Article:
|This editorial appears in the March 15, 2002 issue of Executive Intelligence Review.
A New Pollard Affair?
Two major Israeli-linked spy scandals, first revealed by EIR, have exploded in recent weeks, proving our forecast that they were simply too big to bury. The scandals pose a question of vital importance to anyone concerned about U.S. national security: Is this a new Pollard affair?
In November 1985, civilian U.S. Naval Intelligence analyst Jonathan Jay Pollard was arrested and charged with spying for Israel. Pollard was convicted and is still in Federal prison, but investigators never succeeded in capturing his top-level U.S. accomplices, known as the "X Committee."
Now, a new Israeli spy scandal, first revealed in EIR's Executive Alert Service on Dec. 4, 2001, has grabbed international headlines. The French daily Le Monde on March 6 reported that, in the 18 months prior to the attacks of Sept. 11, 2001, more than 120 Israelis were detained by U.S. authorities for spying on Federal law enforcement facilities, the private homes of senior intelligence officials, and military bases. A 60-page draft report on the spy apparatus, prepared by Drug Enforcement Administration investigators, has been leaked to the press, and DEA officials have confirmed its authenticity.
In at least four instances, the Israeli surveillance teams, usually made up of 6-8 people, were living in the same neighborhoodsin one case, on the same streetas some of the leading suspects in the Sept. 11 attacks. This has prompted some U.S. intelligence and law enforcement officials to charge that Israel had infiltrated the terror cells and had advance knowledge of the Sept. 11 attacks, but did not alert the Bush Administration.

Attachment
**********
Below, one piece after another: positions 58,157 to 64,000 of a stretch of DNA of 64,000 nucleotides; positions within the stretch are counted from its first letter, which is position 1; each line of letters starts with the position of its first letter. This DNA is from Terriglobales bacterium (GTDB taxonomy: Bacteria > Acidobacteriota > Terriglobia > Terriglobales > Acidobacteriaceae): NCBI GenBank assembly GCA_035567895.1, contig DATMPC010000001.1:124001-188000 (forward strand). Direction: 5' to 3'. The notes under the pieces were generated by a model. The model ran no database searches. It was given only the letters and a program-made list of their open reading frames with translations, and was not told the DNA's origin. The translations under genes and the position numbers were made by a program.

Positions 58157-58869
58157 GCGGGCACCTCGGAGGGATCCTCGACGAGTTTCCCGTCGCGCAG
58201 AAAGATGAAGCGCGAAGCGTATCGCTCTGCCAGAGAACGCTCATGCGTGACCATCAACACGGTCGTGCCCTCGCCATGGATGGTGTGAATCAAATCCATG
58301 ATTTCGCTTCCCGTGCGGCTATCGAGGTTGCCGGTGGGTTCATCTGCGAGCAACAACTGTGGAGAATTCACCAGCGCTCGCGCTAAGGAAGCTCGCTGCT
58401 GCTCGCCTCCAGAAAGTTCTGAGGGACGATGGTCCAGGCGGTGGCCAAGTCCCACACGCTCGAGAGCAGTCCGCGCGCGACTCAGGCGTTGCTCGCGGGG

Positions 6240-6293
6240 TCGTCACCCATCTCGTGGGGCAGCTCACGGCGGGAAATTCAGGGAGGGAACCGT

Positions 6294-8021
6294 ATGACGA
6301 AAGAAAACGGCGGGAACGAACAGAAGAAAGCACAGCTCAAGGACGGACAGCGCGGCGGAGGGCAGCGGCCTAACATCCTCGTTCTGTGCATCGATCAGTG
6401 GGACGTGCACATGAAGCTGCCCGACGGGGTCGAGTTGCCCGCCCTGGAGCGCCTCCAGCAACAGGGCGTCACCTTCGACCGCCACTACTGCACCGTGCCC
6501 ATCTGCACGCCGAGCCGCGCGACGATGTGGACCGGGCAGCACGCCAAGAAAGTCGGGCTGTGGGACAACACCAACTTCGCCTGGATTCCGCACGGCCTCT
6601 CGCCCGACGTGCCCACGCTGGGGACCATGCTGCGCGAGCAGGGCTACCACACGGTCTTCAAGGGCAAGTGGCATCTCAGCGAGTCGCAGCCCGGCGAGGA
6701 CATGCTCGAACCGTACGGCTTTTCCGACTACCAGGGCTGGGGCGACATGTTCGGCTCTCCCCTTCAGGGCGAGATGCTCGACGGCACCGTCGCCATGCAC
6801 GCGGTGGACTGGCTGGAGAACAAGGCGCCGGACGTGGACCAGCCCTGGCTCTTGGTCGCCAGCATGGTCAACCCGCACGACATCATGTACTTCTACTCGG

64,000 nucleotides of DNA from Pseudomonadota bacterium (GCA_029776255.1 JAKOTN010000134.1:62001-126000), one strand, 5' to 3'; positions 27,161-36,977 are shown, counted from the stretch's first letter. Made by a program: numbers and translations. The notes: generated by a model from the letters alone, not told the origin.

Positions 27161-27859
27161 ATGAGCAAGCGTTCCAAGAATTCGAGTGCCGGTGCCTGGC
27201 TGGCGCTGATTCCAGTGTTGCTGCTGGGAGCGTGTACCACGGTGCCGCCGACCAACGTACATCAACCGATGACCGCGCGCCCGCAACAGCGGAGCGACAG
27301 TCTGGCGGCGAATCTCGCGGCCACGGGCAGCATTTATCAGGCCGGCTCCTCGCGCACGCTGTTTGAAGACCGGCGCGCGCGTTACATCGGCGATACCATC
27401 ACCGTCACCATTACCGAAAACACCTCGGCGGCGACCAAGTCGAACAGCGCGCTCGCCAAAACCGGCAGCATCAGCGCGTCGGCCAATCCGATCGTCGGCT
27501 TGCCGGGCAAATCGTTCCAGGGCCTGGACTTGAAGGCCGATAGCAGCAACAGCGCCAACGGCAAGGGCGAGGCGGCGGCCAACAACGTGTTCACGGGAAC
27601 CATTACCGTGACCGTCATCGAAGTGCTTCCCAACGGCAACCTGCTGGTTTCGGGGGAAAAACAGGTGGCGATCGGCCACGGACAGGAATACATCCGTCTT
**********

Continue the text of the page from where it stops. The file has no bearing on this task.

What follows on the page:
Sources say that, despite the media exposure, the espionage has not been stopped, and, as recently as mid-February 2002, Israeli spy teams were conducting aggressive intercepts of information about the Bush Administration's reaction to the peace initiative of Saudi Arabia's Crown Prince Abdullah. Inside the Federal government, particularly the Department of Justice and the FBI, there is reportedly a "war and a half" under way. Attorney General John Ashcroft reportedly ordered FBI Director Mueller and DEA Director Hutchinson to "get this story off the front pages."
The Jan. 11, 2002 issue of EIR featured a lead story, under the headline "Israeli Spies Scandal Is Too Big to Bury." We were right. We were also right, back in 1993, when we published the second edition of the underground bestseller book, The Ugly Truth About the ADL, featuring a new introductory chapter, titled "Since the First Printing: ADL in Middle of a Spy Scandal Too Big to Bury." The scandal involved top officials of the Anti-Defamation League of B'nai Brith's Fact Finding Department, who were caught illegally gathering files on tens of thousands of American citizens, including civil rights leaders, anti-apartheid activists, labor officials, politicians, Arab-Americans, and leaders of the LaRouche political movement.
A year-long probe by the San Francisco Police Department into the ADL spying was ultimately stymied, but not before raids were conducted on the ADL offices on the West Coast, and on the home of Roy Bullock, the ADL's West Coast spy boss.
A civil law suit against the ADL was filed by former U.S. Rep. Pete McCloskey (R-Calif.). Last month, after nine years of litigation, the ADL reached an out of court settlement, and, in addition to a $128,000 payment, agreed that the trial records would be released to the public. Among the highlights of those documents: sworn admissions by Irwin Suall, the late director of ADL Fact Finding, and leading "Get LaRouche" operative, that he had travelled to Israel to meet with the director of the Mossad, Israel's foreign intelligence service; and records seized from Bullock's home, implicating him and the ADL in the assassination of a prominent Arab-American activist, Alex Odeh, in 1985.
The "Israeli art student" spy saga, and the ongoing ADL role in fronting for illegal Israeli operations against Americans on American soil, are part of the same seedy tale. Taken together, they may go far beyond the Pollard affair, and may, at last, lay the conditions for cleaning up one of the biggest national security vulnerabilities that the United States has ever faced.